Written by RSN
June 17, 2008
Right Side News
(Manhattan, NY) MICHELE M. LEONHART, the Acting Administrator of the United States Drug Enforcement Administration (“DEA”) and MICHAEL J. GARCIA, the United States Attorney for the Southern District of New York, announced the guilty plea of DIEGO FERNANDO MURILLO-BEJARANO, a/k/a "Don Berna," a/k/a "Don Bernardo," a/k/a "Adolfo Paz," the top leader of the Autodefensas Unidas De Colombia ("AUC"), a former Colombian paramilitary group designated by the United States Department of State as a foreign terrorist organization. MURILLO-BEJARANO pleaded guilty today before United States District Judge RICHARD M. BERMAN to conspiring to import multi-ton quantities of cocaine into the United States.
“The extradition and guilty plea of Diego Murillo-Bejarano represent a monumental defeat to the leadership of the AUC,” said DEA Acting Administrator MICHELE M. LEONHART. “It further demonstrates the strength in partnership between the DEA and Colombian law enforcement. American and Colombian communities are safer with the removal of this notorious drug kingpin.”
According to the Indictment previously unsealed in Manhattan federal court and statements made during MURILLO-BEJARANO’s guilty plea proceeding: The AUC was a paramilitary organization based in Colombia which was engaged in warfare with the Fuerzas Armadas Revolucionarias de Colombia ("FARC"), Colombia’s main guerilla group. To support its terrorist paramilitary activities and to enrich its leaders, the AUC was involved in narcotics trafficking, and was responsible for the importation of multi-ton quantities of cocaine into the United States. The AUC was involved in overseeing the transportation of cocaine by sea on board speedboats and cargo vessels -- from Colombia to the United States, either directly or through third countries.
MURILLO-BEJARANO held the title of Inspector General of the AUC, but was the de facto leader of the organization, in charge of its narcotics-trafficking activities, including all of its cocaine transportation and financial operations. MURILLO-BEJARANO maintained his power in the AUC in part from the proceeds of his drug-trafficking activities.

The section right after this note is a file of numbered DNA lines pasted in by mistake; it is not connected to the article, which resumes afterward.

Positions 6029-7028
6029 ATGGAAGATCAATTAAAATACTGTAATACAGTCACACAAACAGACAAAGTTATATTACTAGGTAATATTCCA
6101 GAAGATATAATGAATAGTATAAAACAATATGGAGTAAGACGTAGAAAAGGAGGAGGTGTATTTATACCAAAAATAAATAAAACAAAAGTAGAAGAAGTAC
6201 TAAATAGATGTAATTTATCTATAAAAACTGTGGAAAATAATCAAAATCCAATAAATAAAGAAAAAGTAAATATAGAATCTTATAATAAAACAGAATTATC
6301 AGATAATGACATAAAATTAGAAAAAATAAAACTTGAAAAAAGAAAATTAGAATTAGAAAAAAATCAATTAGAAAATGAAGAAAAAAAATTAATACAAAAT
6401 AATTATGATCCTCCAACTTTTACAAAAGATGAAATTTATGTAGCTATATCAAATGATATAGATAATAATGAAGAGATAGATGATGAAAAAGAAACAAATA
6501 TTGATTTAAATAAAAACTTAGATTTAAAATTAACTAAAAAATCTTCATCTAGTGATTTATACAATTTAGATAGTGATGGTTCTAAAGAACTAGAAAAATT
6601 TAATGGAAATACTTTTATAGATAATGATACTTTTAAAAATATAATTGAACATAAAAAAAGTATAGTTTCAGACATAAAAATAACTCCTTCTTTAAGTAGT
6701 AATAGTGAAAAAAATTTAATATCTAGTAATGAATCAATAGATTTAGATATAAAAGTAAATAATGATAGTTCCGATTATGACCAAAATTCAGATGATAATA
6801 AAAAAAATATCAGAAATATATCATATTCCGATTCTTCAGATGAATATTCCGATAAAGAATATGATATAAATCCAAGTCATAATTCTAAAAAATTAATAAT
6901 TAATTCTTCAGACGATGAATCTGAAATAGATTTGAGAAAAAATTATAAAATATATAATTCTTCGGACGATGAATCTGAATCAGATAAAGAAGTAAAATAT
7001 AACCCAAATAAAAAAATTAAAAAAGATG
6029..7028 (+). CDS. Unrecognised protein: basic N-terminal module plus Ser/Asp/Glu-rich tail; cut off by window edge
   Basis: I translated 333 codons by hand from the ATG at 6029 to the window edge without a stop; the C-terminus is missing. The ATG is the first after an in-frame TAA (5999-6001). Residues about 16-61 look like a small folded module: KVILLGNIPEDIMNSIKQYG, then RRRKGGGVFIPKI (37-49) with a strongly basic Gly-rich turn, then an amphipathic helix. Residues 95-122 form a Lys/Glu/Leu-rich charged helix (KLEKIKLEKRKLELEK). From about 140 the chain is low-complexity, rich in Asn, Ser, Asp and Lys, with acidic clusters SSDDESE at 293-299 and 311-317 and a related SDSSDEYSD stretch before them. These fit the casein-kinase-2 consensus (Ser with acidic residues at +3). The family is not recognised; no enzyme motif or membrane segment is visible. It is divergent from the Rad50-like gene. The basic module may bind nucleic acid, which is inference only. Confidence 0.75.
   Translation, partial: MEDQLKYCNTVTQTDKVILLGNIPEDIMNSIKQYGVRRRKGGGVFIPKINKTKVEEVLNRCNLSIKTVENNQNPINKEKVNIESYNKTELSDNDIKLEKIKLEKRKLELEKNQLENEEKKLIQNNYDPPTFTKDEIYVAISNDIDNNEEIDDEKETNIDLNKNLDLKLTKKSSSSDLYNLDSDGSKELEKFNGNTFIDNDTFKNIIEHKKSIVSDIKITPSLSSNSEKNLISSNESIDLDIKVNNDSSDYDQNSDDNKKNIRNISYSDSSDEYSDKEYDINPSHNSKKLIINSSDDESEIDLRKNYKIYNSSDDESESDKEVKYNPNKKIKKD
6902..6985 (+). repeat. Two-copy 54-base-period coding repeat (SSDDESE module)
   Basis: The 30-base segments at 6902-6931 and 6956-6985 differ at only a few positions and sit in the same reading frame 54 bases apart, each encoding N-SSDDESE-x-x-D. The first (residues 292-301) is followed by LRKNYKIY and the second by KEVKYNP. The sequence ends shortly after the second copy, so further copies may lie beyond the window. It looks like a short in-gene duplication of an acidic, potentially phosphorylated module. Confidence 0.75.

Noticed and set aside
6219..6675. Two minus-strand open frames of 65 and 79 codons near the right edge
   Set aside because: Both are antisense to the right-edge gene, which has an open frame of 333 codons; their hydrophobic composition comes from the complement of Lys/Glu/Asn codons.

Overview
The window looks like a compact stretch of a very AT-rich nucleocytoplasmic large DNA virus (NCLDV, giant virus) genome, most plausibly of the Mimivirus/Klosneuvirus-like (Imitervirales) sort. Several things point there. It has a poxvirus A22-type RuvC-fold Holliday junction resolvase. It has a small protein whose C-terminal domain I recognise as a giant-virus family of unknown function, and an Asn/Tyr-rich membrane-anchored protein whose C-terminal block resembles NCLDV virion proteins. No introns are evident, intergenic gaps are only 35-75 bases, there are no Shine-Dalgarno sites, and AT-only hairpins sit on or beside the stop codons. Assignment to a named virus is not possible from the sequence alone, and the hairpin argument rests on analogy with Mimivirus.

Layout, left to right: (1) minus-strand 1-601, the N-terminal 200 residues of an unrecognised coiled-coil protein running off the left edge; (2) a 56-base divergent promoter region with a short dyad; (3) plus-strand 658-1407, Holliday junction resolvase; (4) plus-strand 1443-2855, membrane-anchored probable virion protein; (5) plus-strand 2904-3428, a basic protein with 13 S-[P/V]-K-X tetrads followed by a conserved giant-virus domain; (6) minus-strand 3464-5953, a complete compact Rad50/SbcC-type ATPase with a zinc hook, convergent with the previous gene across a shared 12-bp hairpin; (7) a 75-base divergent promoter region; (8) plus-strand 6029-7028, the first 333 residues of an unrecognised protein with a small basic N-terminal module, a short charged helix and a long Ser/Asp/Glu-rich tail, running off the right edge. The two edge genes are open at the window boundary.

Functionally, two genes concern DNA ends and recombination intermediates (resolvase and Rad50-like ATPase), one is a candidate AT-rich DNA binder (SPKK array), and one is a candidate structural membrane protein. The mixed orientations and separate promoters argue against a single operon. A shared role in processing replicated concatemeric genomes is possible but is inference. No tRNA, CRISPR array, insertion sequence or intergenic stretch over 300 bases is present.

The cocaine shipped to the United States by the AUC generated millions of dollars in New York and other U.S. cities. At the direction of individuals working under the supervision of MURILLO-BEJARANO’s organization, these sums were placed in bags or suitcases and exchanged at pre-arranged locations. The purpose of these transfers was to allow the conspiracy to repatriate narcotics proceeds to Colombia while concealing the illicit nature of the funds.
Colombian authorities, pursuant to a request for a provisional arrest from the United States, arrested MURILLO-BEJARANO in Colombia on May 27, 2005. MURILLO-BEJARANO was extradited to the United States approximately three years later, on May 13, 2008.
Earlier this morning, MURILLO-BEJARANO pled guilty to Count One of the Indictment, which charges him with conspiring to import into the United States ton-quantities of cocaine, and conspiring to distribute this cocaine with the knowledge and intent that it would be imported into the United States. This offense carries a mandatory minimum sentence of ten years in prison and a maximum sentence of life in prison. As part of its extradition request, however, the United States has previously provided assurances to the government of Colombia that it will not seek a life sentence for the defendant, but instead will ask for a prison term of years. The plea agreement between the United States Attorney’s Office and MURILLO-BEJARANO includes a stipulated sentencing Guidelines range of 324 months to 405 months in prison. MURILLO-BEJARANO is scheduled to be sentenced on December 18, 2008.
Mr. GARCIA praised the investigative work of the DEA’s New York Drug Enforcement Task Force Group T-41-- which includes agents and officers of the DEA, the New York City Police Department and the New York State Police +- and the Bureau of Immigration and Customs Enforcement, as well as the DEA’s Colombia and Mexico Offices, the United States Marshals Service, the Colombian National Police, and the Departamento Administrativo de Seguridad for their assistance in the case.
Mr. GARCIA stated, “Today, a month after arriving in New York to face United States charges, Don Berna admitted to agreeing to import tons of cocaine into the United States. His plea is an important milestone in the Government’s effort to combat narco-terrorism, and we look forward to continuing to work with our Colombian law enforcement partners to dismantle organizations that finance terrorism with the proceeds of drug trafficking.”
The case is being prosecuted by the Office’s International Narcotics Trafficking Unit. Assistant United States Attorneys ERIC SNYDER and ANJAN SAHNI are in charge of the prosecution.
U.S. Department of Justice